La Trinidad, Benguet: The Abra Electric Cooperative (Abreco) management sees “political underpinnings” in Monday’s power outage that left more than 40,000 consumers without electricity for three hours.
Loreto Seares Jr., Abreco general manager, explained that the blackout, which affected the entire province, came after supplier Aboitiz Power Renewables Incorporated decided to stop providing the cooperative with power despite the payment of a P5.13-million obligation ahead of the set deadline.
The power firm earlier decided to part ways with Abreco by terminating its Power Supply Agreement (PSA), citing unsettled debts and other commitments “on time” as reason.
“We are demanding for an explanation. If it boils down to a miscommunication or delayed protocol between Aboitiz and the National Grid Corporation of the Philippines (NGCP), then we ask you to give us an official explanation to help us straighten the record amid the confusion and panic in Abra,” Seares said, referring to NGCP’s earlier act of intervening between the cooperative and Aboitiz.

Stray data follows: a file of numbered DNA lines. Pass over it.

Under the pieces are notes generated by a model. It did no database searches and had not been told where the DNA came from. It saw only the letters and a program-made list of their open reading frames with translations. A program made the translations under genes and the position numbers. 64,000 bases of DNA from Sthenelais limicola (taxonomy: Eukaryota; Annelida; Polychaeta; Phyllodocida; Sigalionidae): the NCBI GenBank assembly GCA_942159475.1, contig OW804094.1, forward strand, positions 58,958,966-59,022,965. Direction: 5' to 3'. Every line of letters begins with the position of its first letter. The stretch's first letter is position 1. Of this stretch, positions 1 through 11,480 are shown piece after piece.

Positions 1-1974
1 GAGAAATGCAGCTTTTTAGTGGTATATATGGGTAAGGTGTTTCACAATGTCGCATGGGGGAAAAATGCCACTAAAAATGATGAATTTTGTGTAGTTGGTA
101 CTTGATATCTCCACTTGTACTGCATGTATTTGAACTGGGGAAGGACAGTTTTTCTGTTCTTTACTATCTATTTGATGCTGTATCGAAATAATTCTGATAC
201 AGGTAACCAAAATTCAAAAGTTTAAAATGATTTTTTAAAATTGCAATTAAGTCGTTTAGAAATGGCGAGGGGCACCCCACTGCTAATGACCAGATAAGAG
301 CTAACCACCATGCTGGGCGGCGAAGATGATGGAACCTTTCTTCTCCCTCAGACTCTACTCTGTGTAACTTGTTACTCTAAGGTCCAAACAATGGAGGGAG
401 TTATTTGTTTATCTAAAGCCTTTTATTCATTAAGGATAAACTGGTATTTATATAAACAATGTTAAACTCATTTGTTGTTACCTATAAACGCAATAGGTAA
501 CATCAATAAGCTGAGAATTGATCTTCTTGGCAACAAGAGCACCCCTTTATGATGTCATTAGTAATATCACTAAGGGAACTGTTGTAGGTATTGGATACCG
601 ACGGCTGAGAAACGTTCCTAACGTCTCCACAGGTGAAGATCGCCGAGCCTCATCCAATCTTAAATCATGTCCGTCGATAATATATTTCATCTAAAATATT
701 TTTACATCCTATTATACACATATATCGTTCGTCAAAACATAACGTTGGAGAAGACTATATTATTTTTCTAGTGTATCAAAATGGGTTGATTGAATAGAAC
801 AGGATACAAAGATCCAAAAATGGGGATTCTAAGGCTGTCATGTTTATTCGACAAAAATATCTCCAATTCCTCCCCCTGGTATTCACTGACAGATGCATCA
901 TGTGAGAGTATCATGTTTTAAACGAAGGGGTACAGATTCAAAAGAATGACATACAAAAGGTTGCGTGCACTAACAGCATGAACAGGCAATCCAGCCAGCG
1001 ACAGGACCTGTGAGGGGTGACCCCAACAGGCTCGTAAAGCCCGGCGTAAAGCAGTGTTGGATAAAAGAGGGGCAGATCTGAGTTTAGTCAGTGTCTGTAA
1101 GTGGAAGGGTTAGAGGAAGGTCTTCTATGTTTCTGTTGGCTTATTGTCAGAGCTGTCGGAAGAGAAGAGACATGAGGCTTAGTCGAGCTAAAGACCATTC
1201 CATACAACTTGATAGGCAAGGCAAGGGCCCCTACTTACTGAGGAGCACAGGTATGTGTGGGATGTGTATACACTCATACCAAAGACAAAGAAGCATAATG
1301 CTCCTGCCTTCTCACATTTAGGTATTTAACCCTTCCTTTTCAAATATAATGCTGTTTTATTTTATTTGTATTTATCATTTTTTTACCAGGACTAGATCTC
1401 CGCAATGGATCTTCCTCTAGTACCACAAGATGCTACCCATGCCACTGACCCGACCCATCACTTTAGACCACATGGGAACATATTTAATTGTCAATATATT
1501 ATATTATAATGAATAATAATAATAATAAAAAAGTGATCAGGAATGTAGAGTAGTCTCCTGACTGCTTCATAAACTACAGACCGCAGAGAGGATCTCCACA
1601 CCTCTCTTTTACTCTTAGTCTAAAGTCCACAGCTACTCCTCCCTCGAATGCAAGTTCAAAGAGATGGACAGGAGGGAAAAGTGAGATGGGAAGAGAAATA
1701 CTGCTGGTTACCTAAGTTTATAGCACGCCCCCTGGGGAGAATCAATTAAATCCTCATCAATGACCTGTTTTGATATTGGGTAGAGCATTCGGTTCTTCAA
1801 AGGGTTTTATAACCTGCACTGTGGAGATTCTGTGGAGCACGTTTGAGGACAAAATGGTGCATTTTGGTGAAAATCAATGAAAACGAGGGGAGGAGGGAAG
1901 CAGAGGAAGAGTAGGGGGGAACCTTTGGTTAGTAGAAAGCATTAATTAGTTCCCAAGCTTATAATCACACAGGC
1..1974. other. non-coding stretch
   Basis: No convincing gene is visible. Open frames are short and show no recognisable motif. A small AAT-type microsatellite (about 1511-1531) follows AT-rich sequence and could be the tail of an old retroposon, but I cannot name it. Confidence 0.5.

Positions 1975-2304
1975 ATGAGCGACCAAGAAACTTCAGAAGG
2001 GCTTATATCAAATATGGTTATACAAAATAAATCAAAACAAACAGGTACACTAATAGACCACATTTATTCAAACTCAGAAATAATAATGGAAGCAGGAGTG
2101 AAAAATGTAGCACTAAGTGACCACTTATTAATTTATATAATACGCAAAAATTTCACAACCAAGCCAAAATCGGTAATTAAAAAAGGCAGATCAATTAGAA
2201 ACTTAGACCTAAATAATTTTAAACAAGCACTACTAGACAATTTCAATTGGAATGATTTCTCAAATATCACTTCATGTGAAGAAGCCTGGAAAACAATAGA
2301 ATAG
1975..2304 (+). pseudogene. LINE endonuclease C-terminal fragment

He believes that there are “unseen hands” that led to the power interruption.
Abra Rep. Ma Jocelyn Bernos vowed to look into the incident stressing that “Abreco should continue lighting the province” even with the problems affecting the cooperative, Aboitiz and NGCP.
“Power supply is a basic necessity and I cannot sit and do nothing with the present issue,” she said.
Earlier, Abra Gov. Eustaquio Bersamin, who is reportedly still in the United States, belied insinuations that he is dipping his fingers into the cooperative intending to replace Seares with his “anointed one.”
Seares insists Bersamin’s intervention into the affairs of Abreco is “clear as water,” citing an incident where the governor, even while in the US, called to convince him not to run in the cooperative election held over the weekend.
In a letter to Aboitiz, Seares said the power supplier should give the Abreco members-consumers deserve and explanation on what really happened as he lamented how the power distribution facility is influenced by politics.
Abreco, like most power cooperatives around the country, has not also been successful in shielding itself from local politics.